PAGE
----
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(A three-minute read)

She has so far defined herself more in words than deeds.Afficher l'image d'origine

She has – at least in words, we will see about the reality – junked the austerity agenda.

Mrs May has had just over 100 unelected days in Number 10, during which she has done a deft job of obscuring her vulnerabilities by projecting herself as a fresh yet solid leader serenely stepping in to take charge.

Lunch with Theresa May?  That will be £3,150.  Value for money.

Let’s look at it using the background of  Britain’s record national debt, which just surpassed £1.8 trillion, (The truth however is much worse, factoring in all liabilities including state and public sector pensions, the real national debt is closer to £4.8 trillion,) some £78,000 for every person in the UK.

If you lay £5 notes on top of each other they would make a pile 253,568 km, or 157,560 miles high!

Interest per Year  £41,230,597,671

Interest per Second£1,307

Debt as % of GDP 83.49%

The budget deficit already stands at approximately 4% of GDP and, at that level; any fiscal expansion could cause a fall in international confidence.

Hinkley Point:

In 2013 the English Government guaranteeing the EDF it would be paid £92.50 per megawatt-hour for the electricity generated by Hinkley Point over a 35-year contract due to run between 2025 and 2060. This is more than double the current annualised rate for wholesale electricity prices. It means that Hinkley Point should generate between £100bn and £160bn of revenue in cash terms for EDF and CGN over 35 years. The £92.50 figure is based on 2012 prices but it rises each year in line with inflation.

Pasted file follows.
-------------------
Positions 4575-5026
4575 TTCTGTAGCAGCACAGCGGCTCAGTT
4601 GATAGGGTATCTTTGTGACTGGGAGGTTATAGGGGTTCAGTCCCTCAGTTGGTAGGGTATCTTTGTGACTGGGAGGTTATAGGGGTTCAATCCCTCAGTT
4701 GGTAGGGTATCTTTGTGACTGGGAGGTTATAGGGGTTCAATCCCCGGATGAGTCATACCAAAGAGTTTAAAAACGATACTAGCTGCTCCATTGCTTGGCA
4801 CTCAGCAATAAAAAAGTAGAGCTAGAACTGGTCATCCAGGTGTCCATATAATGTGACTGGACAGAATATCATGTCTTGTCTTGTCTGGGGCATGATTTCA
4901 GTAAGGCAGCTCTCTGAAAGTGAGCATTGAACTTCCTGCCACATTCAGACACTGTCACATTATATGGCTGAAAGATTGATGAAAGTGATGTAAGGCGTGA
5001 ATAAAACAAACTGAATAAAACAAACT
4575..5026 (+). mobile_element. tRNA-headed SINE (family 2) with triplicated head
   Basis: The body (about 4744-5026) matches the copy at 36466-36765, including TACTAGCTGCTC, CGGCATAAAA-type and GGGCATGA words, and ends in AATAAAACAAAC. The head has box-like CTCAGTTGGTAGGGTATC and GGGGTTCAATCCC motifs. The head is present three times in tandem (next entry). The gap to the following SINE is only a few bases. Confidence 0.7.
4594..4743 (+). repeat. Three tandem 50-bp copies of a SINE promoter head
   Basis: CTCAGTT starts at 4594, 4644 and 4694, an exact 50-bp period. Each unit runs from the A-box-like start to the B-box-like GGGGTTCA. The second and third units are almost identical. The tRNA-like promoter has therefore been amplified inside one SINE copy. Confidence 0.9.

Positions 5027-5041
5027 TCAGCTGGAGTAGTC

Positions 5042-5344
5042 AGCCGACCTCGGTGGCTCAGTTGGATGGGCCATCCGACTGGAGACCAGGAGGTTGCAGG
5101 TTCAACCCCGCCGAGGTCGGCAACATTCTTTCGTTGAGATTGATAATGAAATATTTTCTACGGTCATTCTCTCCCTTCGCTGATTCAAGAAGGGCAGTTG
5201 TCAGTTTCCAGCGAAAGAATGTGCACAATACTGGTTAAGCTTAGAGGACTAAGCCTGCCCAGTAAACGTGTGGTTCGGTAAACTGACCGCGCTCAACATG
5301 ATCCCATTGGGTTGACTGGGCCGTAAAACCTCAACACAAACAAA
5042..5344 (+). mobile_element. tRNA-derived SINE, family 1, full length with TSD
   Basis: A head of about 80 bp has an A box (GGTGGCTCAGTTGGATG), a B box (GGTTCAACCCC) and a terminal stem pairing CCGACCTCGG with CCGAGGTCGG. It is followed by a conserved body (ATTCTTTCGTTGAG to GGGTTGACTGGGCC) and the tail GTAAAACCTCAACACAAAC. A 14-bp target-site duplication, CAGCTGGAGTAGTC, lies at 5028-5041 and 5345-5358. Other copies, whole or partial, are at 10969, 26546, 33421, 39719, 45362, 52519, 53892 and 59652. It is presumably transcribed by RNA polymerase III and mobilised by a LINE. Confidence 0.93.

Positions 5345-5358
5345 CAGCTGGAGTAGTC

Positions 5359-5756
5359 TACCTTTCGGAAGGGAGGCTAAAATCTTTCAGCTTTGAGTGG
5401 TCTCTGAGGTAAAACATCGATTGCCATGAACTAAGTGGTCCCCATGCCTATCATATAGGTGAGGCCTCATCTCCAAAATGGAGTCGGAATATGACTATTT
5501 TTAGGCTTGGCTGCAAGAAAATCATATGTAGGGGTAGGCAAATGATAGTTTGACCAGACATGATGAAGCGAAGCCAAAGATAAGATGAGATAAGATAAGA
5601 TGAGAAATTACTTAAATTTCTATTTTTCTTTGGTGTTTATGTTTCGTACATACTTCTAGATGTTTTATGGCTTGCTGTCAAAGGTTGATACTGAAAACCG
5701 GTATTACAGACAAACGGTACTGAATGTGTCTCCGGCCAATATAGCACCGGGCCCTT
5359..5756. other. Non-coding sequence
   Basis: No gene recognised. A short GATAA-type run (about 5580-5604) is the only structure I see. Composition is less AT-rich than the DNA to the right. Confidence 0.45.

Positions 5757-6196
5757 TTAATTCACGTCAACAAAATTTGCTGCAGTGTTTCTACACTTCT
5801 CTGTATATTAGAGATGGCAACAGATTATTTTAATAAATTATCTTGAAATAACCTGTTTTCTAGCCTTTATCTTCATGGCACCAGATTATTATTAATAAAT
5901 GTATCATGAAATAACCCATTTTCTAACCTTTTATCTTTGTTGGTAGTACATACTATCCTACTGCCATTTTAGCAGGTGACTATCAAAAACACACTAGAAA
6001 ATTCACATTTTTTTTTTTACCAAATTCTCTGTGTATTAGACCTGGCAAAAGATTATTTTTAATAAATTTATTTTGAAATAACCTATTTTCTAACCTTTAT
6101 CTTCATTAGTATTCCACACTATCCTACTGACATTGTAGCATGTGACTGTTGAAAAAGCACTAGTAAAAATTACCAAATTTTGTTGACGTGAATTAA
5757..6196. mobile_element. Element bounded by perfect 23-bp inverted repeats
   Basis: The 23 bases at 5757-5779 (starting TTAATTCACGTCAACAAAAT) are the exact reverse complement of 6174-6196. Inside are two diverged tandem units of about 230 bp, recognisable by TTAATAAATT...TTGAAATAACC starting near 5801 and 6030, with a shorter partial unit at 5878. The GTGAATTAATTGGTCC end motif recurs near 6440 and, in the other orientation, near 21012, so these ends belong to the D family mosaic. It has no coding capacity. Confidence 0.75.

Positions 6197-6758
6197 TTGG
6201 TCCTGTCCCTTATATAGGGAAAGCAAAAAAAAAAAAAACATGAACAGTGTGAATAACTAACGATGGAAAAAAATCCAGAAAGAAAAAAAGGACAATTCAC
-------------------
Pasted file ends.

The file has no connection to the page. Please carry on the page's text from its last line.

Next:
EDF is funding two-thirds of the project, which will create more than 25,000 jobs, with China investing the remaining £6bn for 7% of Britain’s electricity needs.

The government will also take a special or “golden share” in all future new nuclear projects. This will ensure that significant stakes cannot be sold without the government’s knowledge or consent.

The plan to build the two EPR units for £18bn (€21bn, $24bn) at Hinkley Point was hit with an unexpected delay in July as the new UK government decided to hold another review only hours after EDF – the project’s state-owned French developer – had given it the go-ahead.

EDF executives told the British government that it would have to take a stake of up to £6bn in the Hinkley Point nuclear power station to avoid a “disaster” if the Chinese decide to withdraw from the project who warning that if the plug was pulled on Hinkley Point it would damage the relationship between England and China.

If the state-backed company manages to build the power station and get it running by the target date of 2025, EDF and its Chinese partner stand to generate a profit of tens of billions of pounds on the £18bn project when it start operations in 10 years time.